Nearly thus was the body of
Henry Martyn, the missionary, committed to the dust; and of our stranger's death it might be said as of Henry Martyn's, "no sister's hand, No mother's tender care his pillow smoothed. All, all he loved on earth were far away."

But soon there came in search of this Norwegian an uncle,
Peter Sather, a quite wealthy exchange broker, from the city of New York. He learned from the Ball family such facts as were known in the neighborhood, he found the burial place of his nephew, he paid to the owner of the claim five dollars for the little mound, (he could get no title, as all the land of Lake county then belonged to the Government or to a few Indians), and returned to his city home. In the Commissioners' Records of Lake county, January, 1838, that nephew is called a "pauper" whose burial cost the county of Lake thirty-one dollars; but in the city of New York and in his childhood's home in Norway he was evidently far from being penniless. What money or its equivalent he took with him from his uncle's home, and what became of it, probably no one now living knows. He had not lived "a pauper" if indeed thus he died.
[Source: From the "Encyclopedia of Genealogy and Biography of Lake County, Indiana" from 1834-1904. Submitted by Barb Ziegenmeyer]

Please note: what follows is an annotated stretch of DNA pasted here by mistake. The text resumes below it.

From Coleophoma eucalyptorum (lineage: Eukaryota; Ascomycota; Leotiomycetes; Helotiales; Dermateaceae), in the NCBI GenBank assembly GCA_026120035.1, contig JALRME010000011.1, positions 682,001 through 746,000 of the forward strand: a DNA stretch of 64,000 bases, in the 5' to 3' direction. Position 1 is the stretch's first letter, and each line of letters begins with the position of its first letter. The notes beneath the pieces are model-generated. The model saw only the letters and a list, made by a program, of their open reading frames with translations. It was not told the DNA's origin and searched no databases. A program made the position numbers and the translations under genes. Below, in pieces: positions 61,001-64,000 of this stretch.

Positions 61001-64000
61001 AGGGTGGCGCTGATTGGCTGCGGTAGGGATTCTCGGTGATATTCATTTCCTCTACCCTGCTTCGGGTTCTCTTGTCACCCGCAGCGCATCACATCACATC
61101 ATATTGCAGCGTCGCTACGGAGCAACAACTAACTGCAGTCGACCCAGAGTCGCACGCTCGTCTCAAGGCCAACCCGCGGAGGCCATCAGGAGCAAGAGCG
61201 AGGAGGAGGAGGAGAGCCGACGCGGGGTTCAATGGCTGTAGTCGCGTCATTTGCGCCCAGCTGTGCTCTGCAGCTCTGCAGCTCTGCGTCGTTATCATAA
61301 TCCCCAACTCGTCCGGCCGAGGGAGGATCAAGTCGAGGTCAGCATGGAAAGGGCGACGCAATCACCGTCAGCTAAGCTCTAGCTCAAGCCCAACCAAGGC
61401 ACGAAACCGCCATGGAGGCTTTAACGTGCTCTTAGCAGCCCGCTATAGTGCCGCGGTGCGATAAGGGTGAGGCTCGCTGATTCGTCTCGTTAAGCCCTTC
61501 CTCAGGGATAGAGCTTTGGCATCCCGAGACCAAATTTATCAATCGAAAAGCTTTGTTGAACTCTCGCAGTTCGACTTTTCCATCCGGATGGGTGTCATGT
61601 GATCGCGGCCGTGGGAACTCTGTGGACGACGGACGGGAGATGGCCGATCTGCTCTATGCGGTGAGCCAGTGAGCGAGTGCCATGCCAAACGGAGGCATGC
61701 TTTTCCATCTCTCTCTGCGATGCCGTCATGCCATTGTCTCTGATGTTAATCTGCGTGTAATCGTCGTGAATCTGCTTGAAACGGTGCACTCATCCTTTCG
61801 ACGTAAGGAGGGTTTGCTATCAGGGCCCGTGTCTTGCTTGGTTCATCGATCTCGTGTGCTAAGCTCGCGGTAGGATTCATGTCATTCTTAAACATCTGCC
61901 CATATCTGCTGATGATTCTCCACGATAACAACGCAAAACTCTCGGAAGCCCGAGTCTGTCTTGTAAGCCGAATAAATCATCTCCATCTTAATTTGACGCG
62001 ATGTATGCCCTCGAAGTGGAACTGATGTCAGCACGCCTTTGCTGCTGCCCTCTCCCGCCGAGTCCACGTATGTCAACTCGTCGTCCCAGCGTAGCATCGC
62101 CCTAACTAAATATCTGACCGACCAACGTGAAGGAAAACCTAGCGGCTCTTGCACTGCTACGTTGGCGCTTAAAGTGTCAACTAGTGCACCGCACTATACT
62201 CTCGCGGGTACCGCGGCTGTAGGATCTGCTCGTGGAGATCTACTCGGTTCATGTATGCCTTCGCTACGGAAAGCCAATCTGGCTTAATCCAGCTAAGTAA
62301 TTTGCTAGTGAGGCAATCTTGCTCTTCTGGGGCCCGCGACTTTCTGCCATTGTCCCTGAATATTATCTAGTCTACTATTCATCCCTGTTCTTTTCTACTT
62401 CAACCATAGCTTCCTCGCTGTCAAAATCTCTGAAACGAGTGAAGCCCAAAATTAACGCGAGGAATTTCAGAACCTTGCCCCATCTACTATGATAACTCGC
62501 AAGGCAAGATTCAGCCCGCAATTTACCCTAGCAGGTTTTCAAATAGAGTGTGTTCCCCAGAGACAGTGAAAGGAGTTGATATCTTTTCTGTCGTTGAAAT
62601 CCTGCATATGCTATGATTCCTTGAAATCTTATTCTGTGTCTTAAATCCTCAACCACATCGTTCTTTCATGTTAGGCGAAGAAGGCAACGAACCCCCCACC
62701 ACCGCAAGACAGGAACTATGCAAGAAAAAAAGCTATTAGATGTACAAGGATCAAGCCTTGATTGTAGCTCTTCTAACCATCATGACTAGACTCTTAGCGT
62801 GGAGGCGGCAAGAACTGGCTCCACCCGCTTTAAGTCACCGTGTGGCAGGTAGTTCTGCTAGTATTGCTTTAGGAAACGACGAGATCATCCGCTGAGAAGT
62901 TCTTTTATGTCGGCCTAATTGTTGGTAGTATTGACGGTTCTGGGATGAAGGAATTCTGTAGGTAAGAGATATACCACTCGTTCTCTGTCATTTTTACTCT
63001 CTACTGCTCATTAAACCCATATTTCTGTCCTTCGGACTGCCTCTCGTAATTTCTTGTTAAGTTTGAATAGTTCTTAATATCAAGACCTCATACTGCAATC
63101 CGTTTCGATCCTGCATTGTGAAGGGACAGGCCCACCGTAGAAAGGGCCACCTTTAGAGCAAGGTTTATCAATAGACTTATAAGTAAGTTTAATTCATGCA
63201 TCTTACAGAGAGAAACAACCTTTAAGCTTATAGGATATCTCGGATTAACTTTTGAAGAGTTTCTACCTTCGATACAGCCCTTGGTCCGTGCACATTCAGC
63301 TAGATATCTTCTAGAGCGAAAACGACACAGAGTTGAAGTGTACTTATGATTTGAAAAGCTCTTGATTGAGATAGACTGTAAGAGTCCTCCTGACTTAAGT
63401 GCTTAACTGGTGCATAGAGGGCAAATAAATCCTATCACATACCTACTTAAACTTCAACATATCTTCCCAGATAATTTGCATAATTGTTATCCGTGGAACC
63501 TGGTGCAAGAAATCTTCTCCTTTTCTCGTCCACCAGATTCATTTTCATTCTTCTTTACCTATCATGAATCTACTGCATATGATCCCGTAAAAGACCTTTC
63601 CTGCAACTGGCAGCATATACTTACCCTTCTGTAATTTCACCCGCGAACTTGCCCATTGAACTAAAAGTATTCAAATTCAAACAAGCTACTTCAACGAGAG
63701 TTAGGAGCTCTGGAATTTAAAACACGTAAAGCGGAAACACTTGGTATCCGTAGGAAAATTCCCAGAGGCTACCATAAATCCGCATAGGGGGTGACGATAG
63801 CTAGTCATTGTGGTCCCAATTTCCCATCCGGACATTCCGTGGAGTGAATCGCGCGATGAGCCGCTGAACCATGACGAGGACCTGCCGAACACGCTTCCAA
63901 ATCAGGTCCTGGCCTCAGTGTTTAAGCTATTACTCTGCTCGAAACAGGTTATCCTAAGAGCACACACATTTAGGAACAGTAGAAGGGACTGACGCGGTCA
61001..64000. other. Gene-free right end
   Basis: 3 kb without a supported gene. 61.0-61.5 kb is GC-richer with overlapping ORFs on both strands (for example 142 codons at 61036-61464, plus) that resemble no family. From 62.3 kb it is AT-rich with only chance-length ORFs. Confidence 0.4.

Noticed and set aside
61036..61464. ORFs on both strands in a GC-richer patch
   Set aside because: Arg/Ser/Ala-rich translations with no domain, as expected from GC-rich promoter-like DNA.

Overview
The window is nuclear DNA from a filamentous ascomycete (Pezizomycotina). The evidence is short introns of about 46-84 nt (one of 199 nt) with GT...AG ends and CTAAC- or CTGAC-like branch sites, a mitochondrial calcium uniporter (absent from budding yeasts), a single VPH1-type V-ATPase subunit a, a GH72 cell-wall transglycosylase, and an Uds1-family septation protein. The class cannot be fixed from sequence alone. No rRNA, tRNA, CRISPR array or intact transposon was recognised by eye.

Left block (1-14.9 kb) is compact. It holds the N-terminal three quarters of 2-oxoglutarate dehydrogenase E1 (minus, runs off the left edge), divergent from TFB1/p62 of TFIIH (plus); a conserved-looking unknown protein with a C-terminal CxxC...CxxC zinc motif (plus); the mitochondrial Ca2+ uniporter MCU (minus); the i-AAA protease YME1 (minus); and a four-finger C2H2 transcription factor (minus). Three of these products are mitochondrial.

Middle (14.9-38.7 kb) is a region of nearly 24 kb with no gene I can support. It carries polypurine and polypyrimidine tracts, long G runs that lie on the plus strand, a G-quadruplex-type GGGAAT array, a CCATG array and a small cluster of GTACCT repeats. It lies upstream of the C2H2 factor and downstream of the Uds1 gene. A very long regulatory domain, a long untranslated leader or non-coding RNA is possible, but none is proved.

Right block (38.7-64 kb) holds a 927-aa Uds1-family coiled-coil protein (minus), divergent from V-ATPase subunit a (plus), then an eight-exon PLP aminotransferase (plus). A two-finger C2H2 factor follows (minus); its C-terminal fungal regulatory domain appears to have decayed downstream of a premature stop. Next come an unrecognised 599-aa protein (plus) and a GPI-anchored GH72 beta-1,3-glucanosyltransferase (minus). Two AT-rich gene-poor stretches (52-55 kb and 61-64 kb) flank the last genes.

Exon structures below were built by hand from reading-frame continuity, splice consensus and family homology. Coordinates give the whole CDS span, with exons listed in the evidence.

Five Killed in Indiana.
HAMMOND. Ind., May 13 (UN). —Five persons were killed when their car was struck by a Michigan Central passenger train at a grade crossing near here Sunday. The dead are: James E. Richardson, 49; his daughter, Beatrice, 14; Peter McDonald, 30; Mrs. McDonald, 20, and Miss Helen Eckert, 15. All were from Chicago.
[14 May 1928; Paper: Dallas Morning News - Submitted by K. Torp]

On Saturday, August 11th, 1906, two were drowned in the evening, one a boy of eleven years of age, in the Grasselli canal, the other a young man of seventeen in Lake Michigan, off the Lake Front Park in Hammond. The Globe journalist says: "The breakers were running high and the undertow on the beach was exceedingly strong and dangerous." This young man went far out and could not return. ["Reports of the Historical Secretary of the Old Settler and Historical Association of Lake Co, IN From 1906 to 1910"]